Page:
24-Hour Urinary Collection Data Support Strong Associations between Sodium and Potassium Excretion and Blood Pressure in the National Health and Nutrition Examination Survey

By Kristen N Smith, PhD, RD, LD; Mary R Dicklin, PhD; Kevin C Maki, PhD


It is well established that hypertension is an important modifiable risk factor for cardiovascular disease (CVD), which is a leading cause of morbidity and mortality in the United States.2 Excess dietary sodium has been associated with increased blood pressure.3-5 Conversely, higher intake of potassium has been associated with lower blood pressure.6 The ratio of sodium-to-potassium may have a stronger association with blood pressure than either of the two components alone.7

The majority of studies that have examined the above associations have used self-reported dietary measures to estimate intakes. This includes the National Health and Nutrition Examination Survey (NHANES), which has mainly utilized 24-hour dietary recalls. These tactics are fraught with limitations and may not provide a complete and accurate picture due to inaccuracies in self-led data collection and participant recall. Twenty-four-hour dietary recalls may underestimate average sodium intake by 4 to 34% in comparison with 24-hour urinary excretion.8,9

In an examination of 2014 NHANES data, researchers hypothesized that higher sodium excretion (reflecting higher intake) and a greater sodium-to-potassium ratio would be significantly associated with higher blood pressure and odds of hypertension, whereas greater potassium excretion (reflecting higher intake) would be inversely associated with blood pressure and odds of hypertension.


Cross-sectional data were gathered and analyzed from the 2014 NHANES, a nationally representative survey of noninstitutionalized persons in the United States. One half of NHANES non-pregnant participants (age 20 to 69 years) who were examined in the Mobile Examination Center were included in the 24-hour urine collection study (n=1103). Data gathered from 766 participants with complete blood pressure and 24-hour urine collections were included in the analysis with results described below.


Among the participants included in the analysis, over half were classified as hypertensive (weighted prevalence, 28.2%; 95% confidence interval [CI], 21.6-34.8) or prehypertensive (23.1%; 95% CI, 19.5-26.6). Excretion of sodium, potassium and the sodium-to-potassium ratio did not differ by hypertension status (after adjustment for age, sex, race/ethnicity and body mass index).

Sodium excretion (per 1000 mg/d higher) was directly associated with systolic blood pressure (SBP) (4.58 mm Hg; 95% CI, 2.64-6.51) and diastolic blood pressure (DBP) (2.25 mm Hg; 95% CI, 0.83-3.67). Potassium excretion (per 1000 mg/d higher) was inversely associated with SBP (-3.72 mm Hg; 95% CI -6.01 to -1.42). Molar sodium-to-potassium ratio (per 0.5 U higher) was directly associated with SBP (1.72 mm Hg; 95% CI, 0.76-2.68). In the fully adjusted multivariable logistic model, persons within the highest quartile in comparison with the lowest quartile of sodium excretion had significantly greater odds of having hypertension (odds ratio, 4.22; 95% CI, 1.36-13.15).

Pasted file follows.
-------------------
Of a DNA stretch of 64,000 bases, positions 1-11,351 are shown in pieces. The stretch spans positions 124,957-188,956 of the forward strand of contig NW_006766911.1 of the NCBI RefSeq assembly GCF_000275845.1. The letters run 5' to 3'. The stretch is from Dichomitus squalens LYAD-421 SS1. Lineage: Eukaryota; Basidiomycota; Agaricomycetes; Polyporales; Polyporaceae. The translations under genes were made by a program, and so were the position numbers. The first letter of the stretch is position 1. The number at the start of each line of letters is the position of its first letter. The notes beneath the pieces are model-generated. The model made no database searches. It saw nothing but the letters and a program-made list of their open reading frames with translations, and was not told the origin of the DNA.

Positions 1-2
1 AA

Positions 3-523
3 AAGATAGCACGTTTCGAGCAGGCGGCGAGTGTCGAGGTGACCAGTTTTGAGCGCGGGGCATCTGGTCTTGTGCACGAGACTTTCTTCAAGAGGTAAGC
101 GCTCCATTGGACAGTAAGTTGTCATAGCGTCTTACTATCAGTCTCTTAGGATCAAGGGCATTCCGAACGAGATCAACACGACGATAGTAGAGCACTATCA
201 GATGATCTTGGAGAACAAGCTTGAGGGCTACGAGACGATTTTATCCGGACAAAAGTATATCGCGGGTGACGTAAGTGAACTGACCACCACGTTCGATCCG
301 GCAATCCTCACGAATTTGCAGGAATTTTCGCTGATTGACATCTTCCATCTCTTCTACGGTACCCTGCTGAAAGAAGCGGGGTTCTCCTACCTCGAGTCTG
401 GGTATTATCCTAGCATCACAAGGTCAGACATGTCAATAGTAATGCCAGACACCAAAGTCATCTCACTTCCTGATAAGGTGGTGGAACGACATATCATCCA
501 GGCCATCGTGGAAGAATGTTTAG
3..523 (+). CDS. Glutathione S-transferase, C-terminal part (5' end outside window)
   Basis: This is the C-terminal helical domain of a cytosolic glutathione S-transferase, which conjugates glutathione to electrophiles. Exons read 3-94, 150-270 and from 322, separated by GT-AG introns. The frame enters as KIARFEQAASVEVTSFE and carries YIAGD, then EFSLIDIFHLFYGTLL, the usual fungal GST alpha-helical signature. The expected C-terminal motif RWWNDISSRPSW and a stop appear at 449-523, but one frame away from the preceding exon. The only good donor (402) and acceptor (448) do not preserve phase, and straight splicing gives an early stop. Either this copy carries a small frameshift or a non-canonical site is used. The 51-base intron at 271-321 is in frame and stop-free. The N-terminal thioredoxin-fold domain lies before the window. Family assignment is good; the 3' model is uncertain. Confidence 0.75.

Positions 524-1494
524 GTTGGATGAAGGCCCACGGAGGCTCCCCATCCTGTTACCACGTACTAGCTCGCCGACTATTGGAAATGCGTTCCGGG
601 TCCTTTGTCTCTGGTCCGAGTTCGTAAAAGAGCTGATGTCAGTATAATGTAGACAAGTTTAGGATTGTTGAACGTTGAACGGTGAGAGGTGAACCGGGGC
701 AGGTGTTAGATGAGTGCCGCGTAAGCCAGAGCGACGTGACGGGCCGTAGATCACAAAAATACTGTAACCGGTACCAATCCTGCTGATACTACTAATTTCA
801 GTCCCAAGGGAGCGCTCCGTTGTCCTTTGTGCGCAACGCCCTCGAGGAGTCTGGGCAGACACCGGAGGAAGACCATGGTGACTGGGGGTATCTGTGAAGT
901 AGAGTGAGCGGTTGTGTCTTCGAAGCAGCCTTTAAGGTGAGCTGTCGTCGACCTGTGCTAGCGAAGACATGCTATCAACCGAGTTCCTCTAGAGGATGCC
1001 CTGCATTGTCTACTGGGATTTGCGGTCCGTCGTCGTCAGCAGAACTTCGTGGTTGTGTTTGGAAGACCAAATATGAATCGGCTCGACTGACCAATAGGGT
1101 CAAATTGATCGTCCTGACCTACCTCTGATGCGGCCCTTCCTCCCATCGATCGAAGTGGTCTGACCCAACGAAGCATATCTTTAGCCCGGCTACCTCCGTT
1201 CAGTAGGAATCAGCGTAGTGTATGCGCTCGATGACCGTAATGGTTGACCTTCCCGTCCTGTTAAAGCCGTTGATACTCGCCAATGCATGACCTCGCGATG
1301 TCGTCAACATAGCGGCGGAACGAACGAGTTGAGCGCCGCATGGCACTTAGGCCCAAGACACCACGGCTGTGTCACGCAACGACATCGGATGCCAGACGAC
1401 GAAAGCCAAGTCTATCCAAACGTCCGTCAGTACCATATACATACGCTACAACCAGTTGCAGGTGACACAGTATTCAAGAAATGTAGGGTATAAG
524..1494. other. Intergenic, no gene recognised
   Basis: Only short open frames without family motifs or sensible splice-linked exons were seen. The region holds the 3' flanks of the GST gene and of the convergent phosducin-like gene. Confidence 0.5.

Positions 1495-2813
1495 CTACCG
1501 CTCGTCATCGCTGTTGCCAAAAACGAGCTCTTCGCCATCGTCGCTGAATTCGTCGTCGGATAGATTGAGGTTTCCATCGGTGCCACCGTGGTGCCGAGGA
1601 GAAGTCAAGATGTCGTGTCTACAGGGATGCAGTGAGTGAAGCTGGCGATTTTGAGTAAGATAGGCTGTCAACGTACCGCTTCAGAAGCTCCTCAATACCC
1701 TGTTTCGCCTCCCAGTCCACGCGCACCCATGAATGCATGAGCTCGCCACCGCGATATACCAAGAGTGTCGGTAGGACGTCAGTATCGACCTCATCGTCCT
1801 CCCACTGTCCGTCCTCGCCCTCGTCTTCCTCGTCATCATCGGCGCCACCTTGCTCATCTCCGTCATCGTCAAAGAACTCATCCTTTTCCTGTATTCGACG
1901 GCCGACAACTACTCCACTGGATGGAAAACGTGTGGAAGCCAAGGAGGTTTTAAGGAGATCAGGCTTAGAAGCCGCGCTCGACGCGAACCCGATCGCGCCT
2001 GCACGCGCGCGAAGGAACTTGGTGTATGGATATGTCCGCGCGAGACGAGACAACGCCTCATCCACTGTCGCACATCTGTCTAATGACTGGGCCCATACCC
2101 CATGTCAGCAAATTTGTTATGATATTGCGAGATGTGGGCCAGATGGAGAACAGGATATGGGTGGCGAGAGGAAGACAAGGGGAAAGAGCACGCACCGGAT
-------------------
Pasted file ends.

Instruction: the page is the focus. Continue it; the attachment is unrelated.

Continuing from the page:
Beta-coefficient (95% CI)1

Sodium excretion

4.58* (2.64 to 6.51)

2.25* (0.83 to 3.67)

Potassium excretion

-3.72* (-6.01 to -1.42)

-0.25 (-1.91 to 1.42)

Sodium-to-potassium ratio

1.72* (0.76 to 2.68)

0.30 (-0.53 to 1.12)

1Beta-coefficents for sodium and potassium excretion indicate change in mm Hg of blood pressure associated with 1000 mg/d change in excretion. Beta-coefficients for the ratio represent change in mm Hg blood pressure associated with 0.5 U change in molar ratio. Fully adjusted for age, sex, race/ethnicity plus body mass index, education, history of CVD, diabetes status, chronic kidney disease, smoking status and physical activity. Models examining sodium excretion were simultaneously adjusted for potassium excretion, and vide versa.

*p < 0.01 for beta-coefficient in the regression model.


NHANES’ first ever use of the “gold standard” 24-hour urine collection identified a direct association between sodium excretion and blood pressure among US adults.1 Analyses of these cross-sectional data also demonstrated that the sodium-to-potassium ratio was directly associated with SBP, whereas potassium excretion was inversely associated with SBP. These results align with previous findings from studies examining urinary electrolyte excretion and blood pressure.10-12 These conclusions provide additional support for the 2015-2020 Dietary Guidelines for Americans containing the advice to reduce sodium intake and increase intake of potassium-containing foods compared with the current average American diet.13


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